So my outlook on collaboration has evolved from "OK, it's hard but if you tell me I have to do it..." to "Let's rock this, y'all". Part of that is that Microsoft values collaboration so it's seen as a "win" for the company versus a "time suck" (and something you just have to get good at). This is the year where I really feel like I can mark down collaboration as a high point and look for more opportunities to do it and refine it further. Some people are good at it naturally, some of us have to work harder. Don't hate me because I'm honest ; )



Comments (3)

  1. Paul says:

    I think collaboration is always tough.  There are always competing egos, competing styles, differing work habits and personalities, not to mention the need for give and take, and dammit I like to do things my way.

    You mention the realization that it is sometimes OK for the other person to get more out of it.  I believe that it is always OK for the other person to get more out of it, and I don’t try to measure any relationship that way.  Sometimes, you get nothing direct out of it, and even that is good.

    It’s kind of like the concept of karma.  From a strictly religious perspective, you accumulate good karmas and bad karmas of differing levels, and if you don’t have more good karmas to offset the bad, then you have to get more good to stop experiencing bad.  OK, I’m oversimplifying, bad that’s the general notion.  Although this idea comes from religion, there’s a lot of common sense in this.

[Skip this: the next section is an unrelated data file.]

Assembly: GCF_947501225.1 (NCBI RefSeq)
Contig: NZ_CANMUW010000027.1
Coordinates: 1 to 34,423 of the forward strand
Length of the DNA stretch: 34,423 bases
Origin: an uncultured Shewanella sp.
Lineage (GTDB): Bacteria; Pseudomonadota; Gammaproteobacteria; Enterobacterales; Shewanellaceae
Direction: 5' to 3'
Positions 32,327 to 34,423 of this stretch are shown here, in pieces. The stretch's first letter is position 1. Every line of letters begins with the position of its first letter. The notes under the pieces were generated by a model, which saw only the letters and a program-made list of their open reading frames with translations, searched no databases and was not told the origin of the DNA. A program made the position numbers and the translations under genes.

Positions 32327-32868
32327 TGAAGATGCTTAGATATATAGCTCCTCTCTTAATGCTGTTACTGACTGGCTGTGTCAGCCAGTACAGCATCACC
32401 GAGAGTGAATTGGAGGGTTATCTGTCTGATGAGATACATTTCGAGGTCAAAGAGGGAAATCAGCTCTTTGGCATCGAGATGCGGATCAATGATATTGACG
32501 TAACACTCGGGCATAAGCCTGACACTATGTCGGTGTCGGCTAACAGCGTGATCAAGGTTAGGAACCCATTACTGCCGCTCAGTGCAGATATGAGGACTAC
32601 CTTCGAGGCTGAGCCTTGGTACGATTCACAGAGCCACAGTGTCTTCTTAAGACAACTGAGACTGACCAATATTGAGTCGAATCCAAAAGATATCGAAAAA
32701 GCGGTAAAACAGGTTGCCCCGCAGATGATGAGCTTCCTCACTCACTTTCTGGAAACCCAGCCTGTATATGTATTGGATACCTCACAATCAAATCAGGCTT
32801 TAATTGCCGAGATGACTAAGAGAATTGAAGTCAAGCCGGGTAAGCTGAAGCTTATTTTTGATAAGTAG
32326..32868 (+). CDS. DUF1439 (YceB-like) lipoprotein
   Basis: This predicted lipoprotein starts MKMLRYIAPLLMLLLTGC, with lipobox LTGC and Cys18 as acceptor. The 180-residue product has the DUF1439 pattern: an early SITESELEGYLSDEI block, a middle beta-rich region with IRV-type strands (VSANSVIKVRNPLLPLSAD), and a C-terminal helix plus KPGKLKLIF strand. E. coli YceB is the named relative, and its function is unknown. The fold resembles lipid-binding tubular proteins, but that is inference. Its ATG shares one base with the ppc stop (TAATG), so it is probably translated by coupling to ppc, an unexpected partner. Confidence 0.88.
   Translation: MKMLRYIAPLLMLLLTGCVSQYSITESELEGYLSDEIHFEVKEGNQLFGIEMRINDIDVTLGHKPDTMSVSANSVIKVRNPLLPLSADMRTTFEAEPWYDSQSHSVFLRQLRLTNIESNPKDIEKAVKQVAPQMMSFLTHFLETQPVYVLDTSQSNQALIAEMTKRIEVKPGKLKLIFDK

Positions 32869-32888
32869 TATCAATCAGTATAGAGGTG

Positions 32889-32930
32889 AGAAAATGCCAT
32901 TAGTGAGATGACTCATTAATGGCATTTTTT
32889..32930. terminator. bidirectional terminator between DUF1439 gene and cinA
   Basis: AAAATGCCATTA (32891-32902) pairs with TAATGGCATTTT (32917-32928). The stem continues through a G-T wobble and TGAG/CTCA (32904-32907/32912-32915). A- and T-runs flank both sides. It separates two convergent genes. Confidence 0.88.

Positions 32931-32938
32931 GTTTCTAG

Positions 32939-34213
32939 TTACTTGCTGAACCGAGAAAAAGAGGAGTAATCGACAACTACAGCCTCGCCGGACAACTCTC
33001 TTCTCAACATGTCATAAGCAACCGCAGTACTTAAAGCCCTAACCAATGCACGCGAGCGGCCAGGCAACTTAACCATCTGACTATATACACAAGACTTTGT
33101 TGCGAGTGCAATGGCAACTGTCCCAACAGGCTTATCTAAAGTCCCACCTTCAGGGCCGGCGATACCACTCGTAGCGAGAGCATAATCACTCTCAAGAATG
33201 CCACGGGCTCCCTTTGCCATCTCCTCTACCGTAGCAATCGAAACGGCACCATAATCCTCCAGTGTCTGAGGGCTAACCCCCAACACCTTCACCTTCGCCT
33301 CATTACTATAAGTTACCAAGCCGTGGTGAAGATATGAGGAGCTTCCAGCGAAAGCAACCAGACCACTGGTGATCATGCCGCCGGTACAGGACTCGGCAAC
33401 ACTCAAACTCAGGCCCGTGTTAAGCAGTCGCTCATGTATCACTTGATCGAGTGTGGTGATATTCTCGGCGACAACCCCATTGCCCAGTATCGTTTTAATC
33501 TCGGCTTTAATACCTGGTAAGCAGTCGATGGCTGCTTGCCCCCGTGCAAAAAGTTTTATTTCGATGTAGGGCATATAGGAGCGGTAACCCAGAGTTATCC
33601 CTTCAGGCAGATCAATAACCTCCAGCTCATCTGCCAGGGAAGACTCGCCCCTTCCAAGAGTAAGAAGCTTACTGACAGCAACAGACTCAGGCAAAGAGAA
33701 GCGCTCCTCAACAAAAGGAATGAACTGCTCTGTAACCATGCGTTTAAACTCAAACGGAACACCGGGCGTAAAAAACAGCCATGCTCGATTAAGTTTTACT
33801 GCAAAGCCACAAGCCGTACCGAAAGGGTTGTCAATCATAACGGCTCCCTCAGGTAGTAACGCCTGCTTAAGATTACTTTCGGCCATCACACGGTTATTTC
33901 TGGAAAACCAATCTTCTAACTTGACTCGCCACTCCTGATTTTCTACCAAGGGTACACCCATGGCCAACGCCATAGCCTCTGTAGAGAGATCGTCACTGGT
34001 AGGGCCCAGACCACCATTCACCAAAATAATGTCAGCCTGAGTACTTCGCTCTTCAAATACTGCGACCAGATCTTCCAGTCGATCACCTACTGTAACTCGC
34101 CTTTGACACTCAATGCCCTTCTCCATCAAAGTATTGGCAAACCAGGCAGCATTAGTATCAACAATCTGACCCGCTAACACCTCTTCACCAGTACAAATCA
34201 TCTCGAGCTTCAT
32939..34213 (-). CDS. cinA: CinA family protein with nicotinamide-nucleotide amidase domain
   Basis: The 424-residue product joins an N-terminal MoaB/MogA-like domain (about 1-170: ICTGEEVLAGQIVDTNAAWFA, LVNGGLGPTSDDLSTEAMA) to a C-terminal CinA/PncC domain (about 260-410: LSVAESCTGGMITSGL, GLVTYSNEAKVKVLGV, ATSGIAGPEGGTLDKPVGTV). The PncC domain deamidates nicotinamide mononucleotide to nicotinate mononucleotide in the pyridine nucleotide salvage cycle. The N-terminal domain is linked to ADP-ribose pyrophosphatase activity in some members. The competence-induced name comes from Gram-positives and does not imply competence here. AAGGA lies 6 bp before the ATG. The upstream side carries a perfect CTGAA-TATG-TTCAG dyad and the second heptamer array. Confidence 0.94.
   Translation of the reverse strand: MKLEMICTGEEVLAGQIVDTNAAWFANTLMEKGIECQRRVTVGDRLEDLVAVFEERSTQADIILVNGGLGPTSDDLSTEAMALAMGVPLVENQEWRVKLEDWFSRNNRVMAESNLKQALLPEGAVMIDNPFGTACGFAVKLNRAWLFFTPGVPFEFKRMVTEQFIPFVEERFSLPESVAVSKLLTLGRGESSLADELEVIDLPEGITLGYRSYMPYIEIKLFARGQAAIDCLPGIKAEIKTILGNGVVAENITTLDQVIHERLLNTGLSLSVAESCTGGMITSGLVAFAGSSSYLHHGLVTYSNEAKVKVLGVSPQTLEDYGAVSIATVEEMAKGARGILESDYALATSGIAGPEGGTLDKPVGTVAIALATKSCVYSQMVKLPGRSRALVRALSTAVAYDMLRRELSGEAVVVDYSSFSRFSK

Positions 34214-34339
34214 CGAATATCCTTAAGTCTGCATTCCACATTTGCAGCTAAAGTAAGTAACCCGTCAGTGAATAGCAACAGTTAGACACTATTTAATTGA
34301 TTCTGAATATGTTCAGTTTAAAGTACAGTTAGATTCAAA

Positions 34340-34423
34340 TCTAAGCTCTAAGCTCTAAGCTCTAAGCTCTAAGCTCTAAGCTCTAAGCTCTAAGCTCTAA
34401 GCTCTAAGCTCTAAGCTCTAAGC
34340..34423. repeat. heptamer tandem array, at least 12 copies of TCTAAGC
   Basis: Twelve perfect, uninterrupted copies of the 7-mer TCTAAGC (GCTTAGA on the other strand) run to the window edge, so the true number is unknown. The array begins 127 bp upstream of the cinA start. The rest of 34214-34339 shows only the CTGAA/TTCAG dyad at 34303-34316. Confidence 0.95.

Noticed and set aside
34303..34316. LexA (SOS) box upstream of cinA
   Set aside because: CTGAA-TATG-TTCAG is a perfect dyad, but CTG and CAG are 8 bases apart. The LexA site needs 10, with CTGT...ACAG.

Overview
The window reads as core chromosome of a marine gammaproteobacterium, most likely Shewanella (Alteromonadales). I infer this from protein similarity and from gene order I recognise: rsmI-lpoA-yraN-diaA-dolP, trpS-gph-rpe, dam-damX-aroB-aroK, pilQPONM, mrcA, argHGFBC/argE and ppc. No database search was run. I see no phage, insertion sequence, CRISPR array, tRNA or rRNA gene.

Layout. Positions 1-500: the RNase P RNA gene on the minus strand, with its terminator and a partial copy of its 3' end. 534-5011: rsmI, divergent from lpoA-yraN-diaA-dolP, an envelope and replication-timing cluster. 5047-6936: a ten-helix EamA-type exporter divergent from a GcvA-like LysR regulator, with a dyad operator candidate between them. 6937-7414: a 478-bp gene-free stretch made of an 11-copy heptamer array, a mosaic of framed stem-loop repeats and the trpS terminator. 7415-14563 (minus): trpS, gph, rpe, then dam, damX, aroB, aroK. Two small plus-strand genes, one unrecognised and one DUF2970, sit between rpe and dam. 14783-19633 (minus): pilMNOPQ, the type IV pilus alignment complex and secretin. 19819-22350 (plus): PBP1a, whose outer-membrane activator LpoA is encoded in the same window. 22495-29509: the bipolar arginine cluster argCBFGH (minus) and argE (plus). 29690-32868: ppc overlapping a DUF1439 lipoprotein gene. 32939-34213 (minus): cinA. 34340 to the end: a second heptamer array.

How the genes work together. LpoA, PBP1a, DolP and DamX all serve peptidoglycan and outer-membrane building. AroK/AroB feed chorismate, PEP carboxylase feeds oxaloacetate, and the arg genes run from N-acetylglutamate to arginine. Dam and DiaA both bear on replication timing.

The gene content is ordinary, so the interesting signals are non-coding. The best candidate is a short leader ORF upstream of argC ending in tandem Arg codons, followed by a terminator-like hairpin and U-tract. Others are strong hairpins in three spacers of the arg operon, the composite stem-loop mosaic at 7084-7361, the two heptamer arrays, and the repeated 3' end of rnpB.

If your attitude is to give and be nice and cooperative and not count up how much you get back, it seems that in the long run, those people accumulate more goodwill and success than those who (like my kids) insist that the amount of juice in each glass is exactly equal.  If you look at it the other way (I’ll only do this if I know I will get at least as much back) then your karma balance is almost certainly negative, and you will always wonder why others are more successful, have more friends, get more of what they want and are generally happier.

    Still, I don’t like collaborating unless I have to.  What does that say about me>

  2. HeatherLeigh says:

    Yeah, or people can take advantage of you and you won’t end up getting your work done but their work will get done. That sounds cynical, I know, but there will always be more people that ask for help than you can accommodate (or is tht just me?)

    Your last statement: I think it says you are human and honest. I’ve been there and often I still find it hard to put all the other things aside and get it done but it gets easier with practice…that’s one thing our culture here has taught me. And also, some people are easier to collabirate with than others!

  3. I just realized something.  Today effectively marks the two year anniversary of JobsBlog. …